Dengue fever hits Hawaii’s Big Island | Global News

Dengue fever hits Hawaii’s Big Island

/ 01:13 AM December 04, 2015


SAN FRANCISCO—Hawaii’s Big Island is experiencing an outbreak of dengue fever, a mosquito-borne disease that usually occurs in tropical Asia, Africa, the Caribbean and the South Pacific.

There have been 117 confirmed cases, 29 of them children under 18. The majority of patients, 103, are local residents, according to the state department of health.


State health officials say the disease may have been brought in by an infected traveler because it is not endemic to Hawaii.



One case has been reported on the island of Oahu where Honolulu is located, but it is reportedly not linked the outbreak on the Big Island.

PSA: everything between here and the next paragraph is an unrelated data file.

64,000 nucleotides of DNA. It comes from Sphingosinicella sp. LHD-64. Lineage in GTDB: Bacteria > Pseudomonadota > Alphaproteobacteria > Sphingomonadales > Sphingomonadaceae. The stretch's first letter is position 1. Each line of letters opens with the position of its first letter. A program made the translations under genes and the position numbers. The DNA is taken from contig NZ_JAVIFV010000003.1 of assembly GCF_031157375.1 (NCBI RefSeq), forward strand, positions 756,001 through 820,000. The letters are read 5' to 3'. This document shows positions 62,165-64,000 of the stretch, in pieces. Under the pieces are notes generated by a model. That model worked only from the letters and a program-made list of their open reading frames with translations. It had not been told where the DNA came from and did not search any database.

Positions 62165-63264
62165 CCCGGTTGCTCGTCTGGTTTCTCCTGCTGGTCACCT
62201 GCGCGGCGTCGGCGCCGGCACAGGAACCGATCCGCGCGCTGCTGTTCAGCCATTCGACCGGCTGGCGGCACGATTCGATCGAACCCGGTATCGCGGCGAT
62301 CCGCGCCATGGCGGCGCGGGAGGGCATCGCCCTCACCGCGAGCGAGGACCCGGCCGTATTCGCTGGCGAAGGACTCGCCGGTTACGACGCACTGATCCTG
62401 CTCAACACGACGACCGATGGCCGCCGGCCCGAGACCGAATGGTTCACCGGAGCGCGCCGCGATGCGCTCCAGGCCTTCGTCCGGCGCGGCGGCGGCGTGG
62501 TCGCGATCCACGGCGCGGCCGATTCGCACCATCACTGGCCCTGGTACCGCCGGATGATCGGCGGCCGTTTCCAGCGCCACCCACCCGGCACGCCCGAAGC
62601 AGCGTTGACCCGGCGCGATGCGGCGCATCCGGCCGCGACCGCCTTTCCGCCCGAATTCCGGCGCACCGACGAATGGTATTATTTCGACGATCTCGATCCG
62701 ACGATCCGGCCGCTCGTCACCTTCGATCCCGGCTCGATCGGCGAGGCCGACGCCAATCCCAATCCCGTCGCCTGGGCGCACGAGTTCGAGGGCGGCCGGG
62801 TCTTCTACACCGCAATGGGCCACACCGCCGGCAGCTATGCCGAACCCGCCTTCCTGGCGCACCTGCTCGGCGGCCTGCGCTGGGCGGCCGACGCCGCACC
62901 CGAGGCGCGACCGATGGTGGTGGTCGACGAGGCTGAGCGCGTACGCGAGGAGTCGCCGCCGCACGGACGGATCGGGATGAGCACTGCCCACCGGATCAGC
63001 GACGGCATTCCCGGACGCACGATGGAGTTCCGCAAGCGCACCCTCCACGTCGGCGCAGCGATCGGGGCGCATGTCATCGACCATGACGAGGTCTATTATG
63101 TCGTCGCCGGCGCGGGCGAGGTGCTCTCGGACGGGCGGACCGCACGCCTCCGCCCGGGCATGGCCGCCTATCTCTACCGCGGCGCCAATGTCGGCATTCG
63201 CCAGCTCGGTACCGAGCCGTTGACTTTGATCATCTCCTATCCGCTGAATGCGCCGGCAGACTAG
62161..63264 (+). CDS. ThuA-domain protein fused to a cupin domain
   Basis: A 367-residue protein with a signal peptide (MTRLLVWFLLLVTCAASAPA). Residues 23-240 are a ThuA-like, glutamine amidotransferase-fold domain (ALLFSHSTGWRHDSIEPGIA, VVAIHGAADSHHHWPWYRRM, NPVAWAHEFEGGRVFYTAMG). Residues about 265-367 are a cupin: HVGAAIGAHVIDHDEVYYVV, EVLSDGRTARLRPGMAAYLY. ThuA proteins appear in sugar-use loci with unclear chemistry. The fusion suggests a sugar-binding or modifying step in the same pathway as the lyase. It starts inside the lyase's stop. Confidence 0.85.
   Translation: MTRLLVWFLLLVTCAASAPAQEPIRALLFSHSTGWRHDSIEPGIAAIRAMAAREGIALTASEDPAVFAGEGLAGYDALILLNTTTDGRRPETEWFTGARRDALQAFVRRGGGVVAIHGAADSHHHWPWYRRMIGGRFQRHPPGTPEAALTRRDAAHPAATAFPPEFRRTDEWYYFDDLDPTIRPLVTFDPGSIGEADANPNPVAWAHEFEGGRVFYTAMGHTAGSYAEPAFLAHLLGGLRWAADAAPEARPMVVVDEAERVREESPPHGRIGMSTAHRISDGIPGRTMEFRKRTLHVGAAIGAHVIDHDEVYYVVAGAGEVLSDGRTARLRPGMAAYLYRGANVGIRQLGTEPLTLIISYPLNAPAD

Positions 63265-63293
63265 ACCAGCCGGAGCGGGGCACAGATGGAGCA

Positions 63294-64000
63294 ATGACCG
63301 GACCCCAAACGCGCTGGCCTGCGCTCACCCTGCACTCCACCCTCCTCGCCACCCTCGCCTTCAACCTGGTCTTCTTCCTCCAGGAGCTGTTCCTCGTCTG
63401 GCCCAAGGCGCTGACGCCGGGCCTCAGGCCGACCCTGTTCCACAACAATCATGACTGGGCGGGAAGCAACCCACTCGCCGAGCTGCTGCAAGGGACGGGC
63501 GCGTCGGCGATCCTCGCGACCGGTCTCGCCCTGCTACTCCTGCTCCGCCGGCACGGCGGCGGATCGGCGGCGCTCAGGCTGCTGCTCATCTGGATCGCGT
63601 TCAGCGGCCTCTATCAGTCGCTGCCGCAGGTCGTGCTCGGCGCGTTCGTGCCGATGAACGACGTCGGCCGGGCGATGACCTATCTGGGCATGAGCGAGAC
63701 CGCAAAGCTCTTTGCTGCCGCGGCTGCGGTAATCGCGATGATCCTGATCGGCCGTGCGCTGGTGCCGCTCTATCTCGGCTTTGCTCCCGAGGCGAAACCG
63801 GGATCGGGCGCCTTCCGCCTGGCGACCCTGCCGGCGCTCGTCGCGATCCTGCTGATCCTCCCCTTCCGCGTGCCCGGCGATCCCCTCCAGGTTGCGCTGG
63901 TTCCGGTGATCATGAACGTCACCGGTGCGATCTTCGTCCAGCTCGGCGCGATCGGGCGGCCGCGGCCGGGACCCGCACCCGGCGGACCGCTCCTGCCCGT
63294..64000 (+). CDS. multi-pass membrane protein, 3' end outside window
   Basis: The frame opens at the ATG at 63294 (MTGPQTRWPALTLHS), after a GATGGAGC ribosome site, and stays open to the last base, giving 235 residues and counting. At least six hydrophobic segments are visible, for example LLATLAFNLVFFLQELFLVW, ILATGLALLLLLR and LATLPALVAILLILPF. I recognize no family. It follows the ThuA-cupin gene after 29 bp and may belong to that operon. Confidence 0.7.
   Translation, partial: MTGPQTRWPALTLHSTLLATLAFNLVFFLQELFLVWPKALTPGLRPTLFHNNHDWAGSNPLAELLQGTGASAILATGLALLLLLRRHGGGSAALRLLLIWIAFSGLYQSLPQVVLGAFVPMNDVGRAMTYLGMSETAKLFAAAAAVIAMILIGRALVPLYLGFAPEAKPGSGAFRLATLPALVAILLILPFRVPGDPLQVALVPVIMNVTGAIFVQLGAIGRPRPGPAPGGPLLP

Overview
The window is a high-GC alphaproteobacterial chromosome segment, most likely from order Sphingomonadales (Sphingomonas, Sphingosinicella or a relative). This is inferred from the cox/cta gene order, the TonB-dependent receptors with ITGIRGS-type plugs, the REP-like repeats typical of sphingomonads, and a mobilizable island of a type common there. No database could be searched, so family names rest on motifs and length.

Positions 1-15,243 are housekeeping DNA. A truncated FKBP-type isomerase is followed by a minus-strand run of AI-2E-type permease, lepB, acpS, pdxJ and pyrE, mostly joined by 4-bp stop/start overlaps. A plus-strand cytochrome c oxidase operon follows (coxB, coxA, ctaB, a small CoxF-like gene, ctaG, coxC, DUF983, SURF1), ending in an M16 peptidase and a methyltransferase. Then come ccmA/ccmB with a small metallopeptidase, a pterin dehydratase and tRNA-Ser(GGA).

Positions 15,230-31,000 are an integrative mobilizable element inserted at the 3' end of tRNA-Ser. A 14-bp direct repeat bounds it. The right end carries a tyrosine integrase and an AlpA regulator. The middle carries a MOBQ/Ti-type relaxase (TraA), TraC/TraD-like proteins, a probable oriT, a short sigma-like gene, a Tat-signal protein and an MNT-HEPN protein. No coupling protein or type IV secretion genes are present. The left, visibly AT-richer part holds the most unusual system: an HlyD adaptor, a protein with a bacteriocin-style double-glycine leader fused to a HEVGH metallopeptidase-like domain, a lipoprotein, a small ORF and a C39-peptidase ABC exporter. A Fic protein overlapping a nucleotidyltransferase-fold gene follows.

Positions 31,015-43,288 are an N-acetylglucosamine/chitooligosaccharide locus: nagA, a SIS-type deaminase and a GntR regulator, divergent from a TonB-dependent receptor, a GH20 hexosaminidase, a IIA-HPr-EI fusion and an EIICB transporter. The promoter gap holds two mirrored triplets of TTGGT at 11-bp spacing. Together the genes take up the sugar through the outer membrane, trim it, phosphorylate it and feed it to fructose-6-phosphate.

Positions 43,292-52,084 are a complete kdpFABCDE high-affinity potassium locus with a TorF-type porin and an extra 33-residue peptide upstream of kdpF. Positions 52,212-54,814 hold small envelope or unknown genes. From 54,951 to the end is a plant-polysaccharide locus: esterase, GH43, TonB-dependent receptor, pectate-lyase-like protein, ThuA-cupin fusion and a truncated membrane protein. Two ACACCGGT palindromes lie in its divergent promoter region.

Dengue fever is transmitted to humans bitten by infected mosquitoes. Two types of mosquitos — Aedes aegypto and Aedes albopictus — can transmit the virus, and both types are found in Hawaii.

Patients get a high fever and severe joint and muscle pain. Symptoms begin about five to seven days after exposure. Some individuals develop a rash on their hands, arms, feet and legs three to four days after the fever begins.

When diagnosed properly, dengue is successfully treated and the death rate is only 1 percent. Acetaminophen is given to relieve symptoms, which usually last for one to two weeks.

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TAGS: Dengue Fever

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